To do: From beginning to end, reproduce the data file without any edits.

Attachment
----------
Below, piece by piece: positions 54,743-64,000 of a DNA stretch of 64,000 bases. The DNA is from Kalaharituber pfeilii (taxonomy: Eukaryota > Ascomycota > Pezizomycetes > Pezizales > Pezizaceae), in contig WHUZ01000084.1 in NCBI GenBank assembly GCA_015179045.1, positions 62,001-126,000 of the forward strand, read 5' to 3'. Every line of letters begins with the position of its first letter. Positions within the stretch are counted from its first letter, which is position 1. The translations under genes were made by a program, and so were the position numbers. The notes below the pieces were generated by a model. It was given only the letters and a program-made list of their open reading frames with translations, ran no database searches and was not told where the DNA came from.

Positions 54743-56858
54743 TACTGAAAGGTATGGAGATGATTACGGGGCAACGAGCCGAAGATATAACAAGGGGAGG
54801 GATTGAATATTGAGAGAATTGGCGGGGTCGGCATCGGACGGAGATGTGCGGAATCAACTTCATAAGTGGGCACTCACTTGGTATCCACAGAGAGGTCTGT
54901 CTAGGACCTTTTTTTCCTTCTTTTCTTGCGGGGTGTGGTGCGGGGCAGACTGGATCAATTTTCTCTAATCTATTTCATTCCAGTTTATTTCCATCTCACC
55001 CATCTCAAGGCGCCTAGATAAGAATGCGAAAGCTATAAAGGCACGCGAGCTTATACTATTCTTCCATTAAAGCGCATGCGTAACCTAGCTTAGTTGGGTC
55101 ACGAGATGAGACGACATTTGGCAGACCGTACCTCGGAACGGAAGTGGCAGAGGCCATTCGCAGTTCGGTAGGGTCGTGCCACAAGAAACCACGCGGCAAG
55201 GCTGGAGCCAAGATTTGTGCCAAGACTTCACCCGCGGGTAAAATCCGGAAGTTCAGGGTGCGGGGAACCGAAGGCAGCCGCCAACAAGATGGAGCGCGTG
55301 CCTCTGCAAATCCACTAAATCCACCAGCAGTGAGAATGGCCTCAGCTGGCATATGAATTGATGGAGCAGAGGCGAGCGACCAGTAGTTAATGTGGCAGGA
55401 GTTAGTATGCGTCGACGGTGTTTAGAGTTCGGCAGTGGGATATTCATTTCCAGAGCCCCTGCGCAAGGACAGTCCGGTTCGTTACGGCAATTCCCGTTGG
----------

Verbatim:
Below, piece by piece: positions 54,743-64,000 of a DNA stretch of 64,000 bases. The DNA is from Kalaharituber pfeilii (taxonomy: Eukaryota > Ascomycota > Pezizomycetes > Pezizales > Pezizaceae), in contig WHUZ01000084.1 in NCBI GenBank assembly GCA_015179045.1, positions 62,001-126,000 of the forward strand, read 5' to 3'. Every line of letters begins with the position of its first letter. Positions within the stretch are counted from its first letter, which is position 1. The translations under genes were made by a program, and so were the position numbers. The notes below the pieces were generated by a model. It was given only the letters and a program-made list of their open reading frames with translations, ran no database searches and was not told where the DNA came from.

Positions 54743-56858
54743 TACTGAAAGGTATGGAGATGATTACGGGGCAACGAGCCGAAGATATAACAAGGGGAGG
54801 GATTGAATATTGAGAGAATTGGCGGGGTCGGCATCGGACGGAGATGTGCGGAATCAACTTCATAAGTGGGCACTCACTTGGTATCCACAGAGAGGTCTGT
54901 CTAGGACCTTTTTTTCCTTCTTTTCTTGCGGGGTGTGGTGCGGGGCAGACTGGATCAATTTTCTCTAATCTATTTCATTCCAGTTTATTTCCATCTCACC
55001 CATCTCAAGGCGCCTAGATAAGAATGCGAAAGCTATAAAGGCACGCGAGCTTATACTATTCTTCCATTAAAGCGCATGCGTAACCTAGCTTAGTTGGGTC
55101 ACGAGATGAGACGACATTTGGCAGACCGTACCTCGGAACGGAAGTGGCAGAGGCCATTCGCAGTTCGGTAGGGTCGTGCCACAAGAAACCACGCGGCAAG
55201 GCTGGAGCCAAGATTTGTGCCAAGACTTCACCCGCGGGTAAAATCCGGAAGTTCAGGGTGCGGGGAACCGAAGGCAGCCGCCAACAAGATGGAGCGCGTG
55301 CCTCTGCAAATCCACTAAATCCACCAGCAGTGAGAATGGCCTCAGCTGGCATATGAATTGATGGAGCAGAGGCGAGCGACCAGTAGTTAATGTGGCAGGA
55401 GTTAGTATGCGTCGACGGTGTTTAGAGTTCGGCAGTGGGATATTCATTTCCAGAGCCCCTGCGCAAGGACAGTCCGGTTCGTTACGGCAATTCCCGTTGG